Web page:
Epoxy Fiberglass Question

The Santa Fe Surf Club in New Mexico has a 6-man malia canoe that needs some TLC. In particular, the wooden gunnels need re-glassed. They have been sanded down to bear wood and we are poised to buy a product to apply. Problem is, none of us has much experience in fiberglass work! One of our team members suggested we look for an epoxy product that has the glass fibers suspended in it. Any advice out there for some land-locked, desperate and displaced outrigger canoe paddlers?

Submitted by sbeuler on Tue, 06/10/2014 - 11:22am

Your best bet would be to try and contact an autobody shop to see if they have anyone who knows how to work with fiberglass and resins (whether it be polyester or epoxy based) or even to see if they can help in doing the job for your club.

Our club got a (retired) guy that worked in autobody repair and has done a bunch of work on our practice canoes to get them back on the water.

#1 Tue, 06/10/2014 - 10:36pm

It's not really that hard to do. You can obtain materials from places like this: http://www.fiberglasssupply.com/
You'll basically need glass cloth (probably 3 - 4 oz cloth), a clear slow-setting epoxy, and sandpaper. Are you needing to re-gelcoat the boat as well? At any rate, here is a guideline from Current Designs for fiberglass/Kevlar repair:

Fiberglass/Kevlar Repair
For your Current Designs Kayak

? Rough up the inside surface of the affected area using a power grinder. Feather out the edge slightly more than half the diameter of the area to be patched.
? Clean the surface and remove all paint or foreign substances with acetone.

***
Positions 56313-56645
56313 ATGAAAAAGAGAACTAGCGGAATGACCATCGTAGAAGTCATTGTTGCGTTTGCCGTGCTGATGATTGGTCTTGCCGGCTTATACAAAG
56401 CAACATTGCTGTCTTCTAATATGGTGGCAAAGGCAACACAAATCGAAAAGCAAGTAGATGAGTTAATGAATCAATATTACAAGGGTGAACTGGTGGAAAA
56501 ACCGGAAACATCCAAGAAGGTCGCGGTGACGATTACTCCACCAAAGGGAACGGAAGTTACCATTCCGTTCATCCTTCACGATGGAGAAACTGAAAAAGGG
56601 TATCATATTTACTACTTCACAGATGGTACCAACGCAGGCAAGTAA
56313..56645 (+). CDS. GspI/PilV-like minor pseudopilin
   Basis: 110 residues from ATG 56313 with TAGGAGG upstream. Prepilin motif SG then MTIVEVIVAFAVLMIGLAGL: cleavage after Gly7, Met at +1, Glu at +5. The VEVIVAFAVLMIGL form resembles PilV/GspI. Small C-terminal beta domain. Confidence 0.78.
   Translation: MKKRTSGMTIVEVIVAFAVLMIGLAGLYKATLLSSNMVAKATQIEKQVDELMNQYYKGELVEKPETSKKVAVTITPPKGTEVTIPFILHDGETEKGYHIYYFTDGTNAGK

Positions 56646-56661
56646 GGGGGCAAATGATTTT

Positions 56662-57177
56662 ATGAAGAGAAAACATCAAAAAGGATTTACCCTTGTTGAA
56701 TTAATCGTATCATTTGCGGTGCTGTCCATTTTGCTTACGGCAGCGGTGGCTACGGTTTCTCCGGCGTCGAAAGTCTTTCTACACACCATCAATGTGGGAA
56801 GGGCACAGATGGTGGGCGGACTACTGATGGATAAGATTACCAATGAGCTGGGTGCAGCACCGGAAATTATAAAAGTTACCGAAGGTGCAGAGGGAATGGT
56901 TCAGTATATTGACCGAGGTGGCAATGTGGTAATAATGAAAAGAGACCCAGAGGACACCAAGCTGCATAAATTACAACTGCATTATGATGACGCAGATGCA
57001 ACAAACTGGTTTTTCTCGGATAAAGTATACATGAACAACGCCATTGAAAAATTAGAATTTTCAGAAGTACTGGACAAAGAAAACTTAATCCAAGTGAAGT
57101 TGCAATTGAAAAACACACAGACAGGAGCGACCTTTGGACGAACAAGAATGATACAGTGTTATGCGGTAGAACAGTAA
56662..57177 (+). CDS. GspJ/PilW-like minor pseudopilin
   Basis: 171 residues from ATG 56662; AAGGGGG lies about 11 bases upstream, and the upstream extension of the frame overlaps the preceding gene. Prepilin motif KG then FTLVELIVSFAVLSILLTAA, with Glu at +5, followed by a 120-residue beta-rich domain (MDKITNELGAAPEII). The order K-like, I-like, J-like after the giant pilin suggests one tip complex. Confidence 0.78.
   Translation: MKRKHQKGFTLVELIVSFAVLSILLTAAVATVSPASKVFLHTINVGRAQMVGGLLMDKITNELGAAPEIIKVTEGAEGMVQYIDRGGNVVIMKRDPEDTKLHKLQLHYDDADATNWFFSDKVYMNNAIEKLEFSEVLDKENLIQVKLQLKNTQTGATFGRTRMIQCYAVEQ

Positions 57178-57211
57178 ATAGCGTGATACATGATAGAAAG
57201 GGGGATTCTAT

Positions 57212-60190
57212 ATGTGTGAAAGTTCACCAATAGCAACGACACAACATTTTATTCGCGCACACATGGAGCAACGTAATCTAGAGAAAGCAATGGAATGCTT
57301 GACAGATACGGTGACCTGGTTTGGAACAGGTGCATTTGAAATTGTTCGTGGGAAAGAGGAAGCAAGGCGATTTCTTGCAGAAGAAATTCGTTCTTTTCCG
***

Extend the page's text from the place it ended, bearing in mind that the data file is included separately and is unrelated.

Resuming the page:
? Cut out one piece of fiberglass fabric and matt to the shape of the damaged area and a second, larger piece of fabric and matt 1-1/2 the diameter of the damaged area. (Matt is the fiberglass patch that looks like particle board or pressed fiberglass.)
? Thoroughly mix an ample amount of resin (approximately 1 pint/sq. ft.) and catalyst (1/2 tsp./pt.). Lightly brush the area to be repaired with the resin. On a piece of cardboard, lay the cloth down and completely wet with resin. Lay the matt on top of the cloth and wet the matt win the same manner. Lift the fiberglass cloth and matt off of the cardboard and apply it to the damaged area with the matt against the boat.
? Use a small roller or squeegee to force out all air bubbles and remove the excess resin with a dry brush. Clean the tools with acetone. Allow the area to completely cure. Build this laminate up to the same thickness or greater than the thickness of the original laminate.
? Using 80 grit sandpaper on a sanding block, smooth and blend the patch in to the surrounding surface.
? Repair the outside, or gel coat surface, as described in the gel coat section of this manual.
? Always use rubber gloves and safety glasses when handling resins, catalysts, and acetone.

Huki also has some very good information on fiberglass/gelcoat repair:

Repairing small cracks, small holes, small dents and dings
The repairs are done exactly the same as surfboard repairs. The tools are the same and safety glasses mask and gloves must be worn.
If repairing a canoe that is older than 6 months, it’s best to use Epoxy resin for patching any punctures and use 3.7 oz fiberglass cloth in the patch repairs. If repairing a canoe that is less than 6 months old, try to find vinylester resin to use in the repair if possible, otherwise use epoxy resin. Epoxy makes fine repairs in any case.